Farnum Peak roadless area provides wildlife habitat and connectivity between the mountains to the north and South Park. Photo Michael Rogers
Farnum Peak Restoration Project completed in 2015
Thanks to the volunteers from Wild Connections, Great Old Broads for Wilderness, Coalition for the Upper South Platte, Mosquito Range Heritage Initiative, and to the Forest Service crew who helped to close an illegal motorized trail in the Farnum roadless area.
Dale Kemmer, volunteer, said, “It was a very satisfying weekend… Thank you for the opportunity to serve.”
Both ends of the illegal track were closed with large dirt berms, post and cable; the track behind the closure was mechanically ripped, seeded and covered with logs and brush. Some volunteers camped overnight at Round Mountain Campground. Bad weather held off until after the work was finished mid-Sunday afternoon.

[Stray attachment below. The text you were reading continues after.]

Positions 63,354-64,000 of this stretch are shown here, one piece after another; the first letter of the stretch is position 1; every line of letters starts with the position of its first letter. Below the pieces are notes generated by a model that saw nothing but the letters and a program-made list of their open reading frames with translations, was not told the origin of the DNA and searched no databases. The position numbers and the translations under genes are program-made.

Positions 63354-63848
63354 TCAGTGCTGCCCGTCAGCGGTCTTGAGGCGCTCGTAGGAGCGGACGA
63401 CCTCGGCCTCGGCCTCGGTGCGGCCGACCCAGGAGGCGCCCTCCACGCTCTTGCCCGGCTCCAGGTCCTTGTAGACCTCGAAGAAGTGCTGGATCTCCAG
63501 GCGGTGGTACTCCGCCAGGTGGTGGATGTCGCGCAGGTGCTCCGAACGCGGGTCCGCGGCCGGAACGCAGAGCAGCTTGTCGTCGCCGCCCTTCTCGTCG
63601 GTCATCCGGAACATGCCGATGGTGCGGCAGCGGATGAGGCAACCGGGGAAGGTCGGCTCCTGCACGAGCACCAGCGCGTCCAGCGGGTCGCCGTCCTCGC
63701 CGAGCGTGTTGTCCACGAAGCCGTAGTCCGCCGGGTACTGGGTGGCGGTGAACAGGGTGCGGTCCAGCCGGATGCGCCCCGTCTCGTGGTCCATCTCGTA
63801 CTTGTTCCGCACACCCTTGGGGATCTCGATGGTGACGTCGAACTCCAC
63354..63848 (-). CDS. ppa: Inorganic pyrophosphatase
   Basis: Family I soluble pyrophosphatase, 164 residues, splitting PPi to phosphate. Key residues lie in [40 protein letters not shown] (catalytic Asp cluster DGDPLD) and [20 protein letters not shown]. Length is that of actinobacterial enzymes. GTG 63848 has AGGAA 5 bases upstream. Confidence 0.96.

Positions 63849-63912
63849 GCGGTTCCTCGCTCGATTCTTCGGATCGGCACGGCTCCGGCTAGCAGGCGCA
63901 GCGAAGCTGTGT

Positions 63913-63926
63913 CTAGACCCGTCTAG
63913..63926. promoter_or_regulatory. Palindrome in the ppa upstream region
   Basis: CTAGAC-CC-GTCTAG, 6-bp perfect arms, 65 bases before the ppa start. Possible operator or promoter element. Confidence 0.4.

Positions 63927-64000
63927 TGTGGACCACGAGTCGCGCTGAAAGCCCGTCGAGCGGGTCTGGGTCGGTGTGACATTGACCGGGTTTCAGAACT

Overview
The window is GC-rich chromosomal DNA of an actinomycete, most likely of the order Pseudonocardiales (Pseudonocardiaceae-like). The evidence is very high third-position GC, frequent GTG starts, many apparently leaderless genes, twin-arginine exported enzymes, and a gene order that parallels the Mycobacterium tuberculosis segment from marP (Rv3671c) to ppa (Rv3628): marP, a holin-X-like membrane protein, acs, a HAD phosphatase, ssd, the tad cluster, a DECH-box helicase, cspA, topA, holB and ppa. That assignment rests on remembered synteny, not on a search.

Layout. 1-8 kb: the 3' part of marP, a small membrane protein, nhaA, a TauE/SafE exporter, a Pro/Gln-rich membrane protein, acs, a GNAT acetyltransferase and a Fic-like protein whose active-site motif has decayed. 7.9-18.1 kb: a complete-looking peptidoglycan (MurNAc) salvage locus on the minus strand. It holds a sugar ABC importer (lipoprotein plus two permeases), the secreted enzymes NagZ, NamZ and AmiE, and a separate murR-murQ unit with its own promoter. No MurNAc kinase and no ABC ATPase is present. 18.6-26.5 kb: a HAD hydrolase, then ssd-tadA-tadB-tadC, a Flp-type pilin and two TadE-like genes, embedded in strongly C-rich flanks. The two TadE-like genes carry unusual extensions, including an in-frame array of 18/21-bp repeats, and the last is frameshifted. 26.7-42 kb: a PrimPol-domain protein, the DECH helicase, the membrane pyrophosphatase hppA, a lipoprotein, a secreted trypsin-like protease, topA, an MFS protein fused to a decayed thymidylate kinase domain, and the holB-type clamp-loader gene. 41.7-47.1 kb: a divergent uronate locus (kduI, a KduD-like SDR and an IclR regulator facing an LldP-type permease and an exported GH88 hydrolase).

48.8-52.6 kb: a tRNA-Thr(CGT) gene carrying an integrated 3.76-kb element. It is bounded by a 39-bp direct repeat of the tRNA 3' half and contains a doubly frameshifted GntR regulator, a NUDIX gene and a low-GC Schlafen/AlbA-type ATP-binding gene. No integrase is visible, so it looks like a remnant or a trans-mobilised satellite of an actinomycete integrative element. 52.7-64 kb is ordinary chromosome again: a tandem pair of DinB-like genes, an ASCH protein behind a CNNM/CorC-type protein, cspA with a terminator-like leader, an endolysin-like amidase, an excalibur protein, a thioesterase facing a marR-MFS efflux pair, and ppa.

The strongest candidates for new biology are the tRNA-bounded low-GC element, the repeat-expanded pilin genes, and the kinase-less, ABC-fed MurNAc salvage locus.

Click on the photos below to enlarge the slide show and see what is involved in doing a project like this.
A monitoring team will check the closures next spring to see if there is any evidence of illegal use. Grass may have sprouted in 2015, but typically it comes on stronger the next spring and gets well established the second year.
This closure has ensured that the wild qualities more than 19,000 acres in the Farnum Roadless Area are more secure. Farnum Peak area is important to wildlife populations of elk, deer, bighorn sheep, mountain lion, bobcat and lynx and is also a popular backcountry hunting area easily accessed by Denver, Colorado Springs and local hunters. Ian Petkash, Colorado Parks and Recreation wildlife officer said, “That is wonderful! Good work and cheers to you all for putting in the hard work. Rest assured that I'll be enforcing the closure whenever I'm in that neck of the woods.”
Farnum overview route map. Click on image to enlarge.
Farnum closer view of work day routes. Click map to enlarge.
Wild Connections' mission is to identify, protect, and restore wildlands, native species, and biological diversity in the Arkansas and South Platte watersheds. They are the ancestral lands of the Ute, Cheyenne, Arapaho and other indigenous peoples.